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A Handbook of the Boer War

While he himself made for Wepener


Another

hour of resistance would probably have saved it. On the previous evening Gatacre and Lord Roberts received the news that it was in trouble, and a relieving force was hurriedly collected at Bethany from Springfontein and Bloemfontein, and sent out under Gatacre's command. His scouts heard the last shot fired, and the silence which followed seemed to show that all was over. When reports of the surrender reached him near Reddersburg, and before De Wet, only six miles away, had cleared out of Mostert's Hoek, he abandoned the attempt; although some of his advanced mounted troops did indeed come into touch with the rearguard of De Wet hurrying away with his prisoners.

Next day he was recalled to Bloemfontein by Lord Roberts, who held him responsible for the disaster. He had occupied Dewetsdorp, an exposed and isolated position, with an inadequate force, although expressly instructed to leave it alone if he had not sufficient troops for the purpose. Mostert's Hoek supervening on Stormberg ended the career of a most gallant, energetic, and enthusiastic soldier. _Bic peccare in bello non licet_. He was removed from his command and sent back to England.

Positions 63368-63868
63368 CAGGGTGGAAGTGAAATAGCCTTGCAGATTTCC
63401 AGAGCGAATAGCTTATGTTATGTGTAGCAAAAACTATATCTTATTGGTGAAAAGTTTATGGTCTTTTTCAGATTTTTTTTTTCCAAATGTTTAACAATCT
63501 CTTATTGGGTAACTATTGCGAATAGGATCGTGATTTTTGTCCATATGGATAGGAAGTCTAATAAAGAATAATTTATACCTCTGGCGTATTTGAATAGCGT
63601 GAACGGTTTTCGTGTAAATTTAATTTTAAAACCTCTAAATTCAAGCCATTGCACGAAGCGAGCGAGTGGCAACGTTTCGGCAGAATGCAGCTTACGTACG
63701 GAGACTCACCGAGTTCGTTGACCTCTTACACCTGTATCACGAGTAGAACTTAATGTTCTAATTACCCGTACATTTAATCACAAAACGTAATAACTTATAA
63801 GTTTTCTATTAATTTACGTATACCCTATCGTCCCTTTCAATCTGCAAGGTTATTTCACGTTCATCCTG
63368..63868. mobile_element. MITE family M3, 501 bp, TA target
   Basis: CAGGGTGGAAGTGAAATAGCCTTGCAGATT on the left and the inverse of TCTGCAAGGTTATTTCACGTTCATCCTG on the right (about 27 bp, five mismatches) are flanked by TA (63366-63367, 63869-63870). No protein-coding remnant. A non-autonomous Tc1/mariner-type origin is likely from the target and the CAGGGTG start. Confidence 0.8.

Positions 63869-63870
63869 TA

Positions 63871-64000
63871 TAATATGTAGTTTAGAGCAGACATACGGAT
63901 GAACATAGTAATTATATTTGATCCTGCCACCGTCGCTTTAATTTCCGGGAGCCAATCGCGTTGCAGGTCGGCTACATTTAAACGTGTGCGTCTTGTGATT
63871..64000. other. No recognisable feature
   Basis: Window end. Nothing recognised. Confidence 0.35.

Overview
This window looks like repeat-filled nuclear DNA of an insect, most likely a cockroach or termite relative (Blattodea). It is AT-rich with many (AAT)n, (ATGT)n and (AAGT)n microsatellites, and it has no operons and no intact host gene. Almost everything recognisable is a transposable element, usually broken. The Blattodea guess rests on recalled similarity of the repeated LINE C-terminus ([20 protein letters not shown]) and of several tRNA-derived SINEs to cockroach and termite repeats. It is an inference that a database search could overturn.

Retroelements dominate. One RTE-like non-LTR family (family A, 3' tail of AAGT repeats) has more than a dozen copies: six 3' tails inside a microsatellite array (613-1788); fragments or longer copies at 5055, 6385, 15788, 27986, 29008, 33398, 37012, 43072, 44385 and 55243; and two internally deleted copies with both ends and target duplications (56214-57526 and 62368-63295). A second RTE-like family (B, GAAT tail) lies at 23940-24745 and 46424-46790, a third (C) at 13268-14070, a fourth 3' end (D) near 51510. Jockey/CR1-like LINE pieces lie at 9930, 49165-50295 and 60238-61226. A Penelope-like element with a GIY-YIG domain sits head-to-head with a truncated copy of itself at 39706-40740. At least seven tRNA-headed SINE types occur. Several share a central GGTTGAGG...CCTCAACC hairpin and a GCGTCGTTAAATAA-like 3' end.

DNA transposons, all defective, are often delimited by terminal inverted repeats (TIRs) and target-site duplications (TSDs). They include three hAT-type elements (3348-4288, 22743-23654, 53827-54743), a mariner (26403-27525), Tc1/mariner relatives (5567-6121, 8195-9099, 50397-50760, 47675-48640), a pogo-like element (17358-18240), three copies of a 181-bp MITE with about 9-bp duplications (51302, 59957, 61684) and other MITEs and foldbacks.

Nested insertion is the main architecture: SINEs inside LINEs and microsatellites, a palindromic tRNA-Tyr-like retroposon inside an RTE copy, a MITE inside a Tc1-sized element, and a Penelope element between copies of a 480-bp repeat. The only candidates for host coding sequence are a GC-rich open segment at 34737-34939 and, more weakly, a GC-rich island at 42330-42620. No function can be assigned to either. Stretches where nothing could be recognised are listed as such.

After leaving Sannah's Post, De Wet seems to have recognized that he was not exactly carrying out the Krijgsraad policy, for he informed Steyn that he was going to Dewetsdorp to "collect the burghers and to obtain dynamite for our operations" against the railway between

Bloemfontein and Bethany. Next day he heard that the British had occupied Dewetsdorp, and soon after that the garrison was retiring on Reddersburg, and the attack on the line, which perhaps he never seriously intended to make, was indefinitely postponed.

For as soon as he had disposed of the prisoners of Mostert's Hoek, he cast his eye round the horizon and descried two other isolated garrisons, at Smithfield and Wepener. Against the former he sent one of his lieutenants, who, however, found the little town evacuated, while he himself made for Wepener, and longing to teach a lesson to Brabant's loyal colonials, sat down before it on April 9 with ten guns and 6,000 men. In the course of the northward advance from the Orange it had been occupied by a detachment from Brabant's force, which was increased by subsequent reinforcements to a strength of nearly 1,900 men under Dalgety, of whom little more than 100 were regular troops, with seven guns. The town itself was not held, but a circular position outside it with a perimeter of seven miles was taken up on the right bank of the Caledon.

De Wet maintained the siege for sixteen days. The failure of an attempt by night on April 10 to storm a post on the southern section of the perimeter deterred the Boers, as at Ladysmith after the abortive attack on Caesar's Camp two months before, from further offensive action; but the position was vigorously bombarded from time to time, and an almost unceasing hail of Mauser bullets fell upon it. De Wet did his best to add Wepener to the scalps of Sannah's Post and Mostert's Hoek; but when two columns detailed for the relief by Lord Roberts under the command of Brabant and Hart, who had come round from Natal with his brigade, reached Wepener from Aliwal North on April 25, they found that the siege had been raised, and that De Wet had trekked away to the north.


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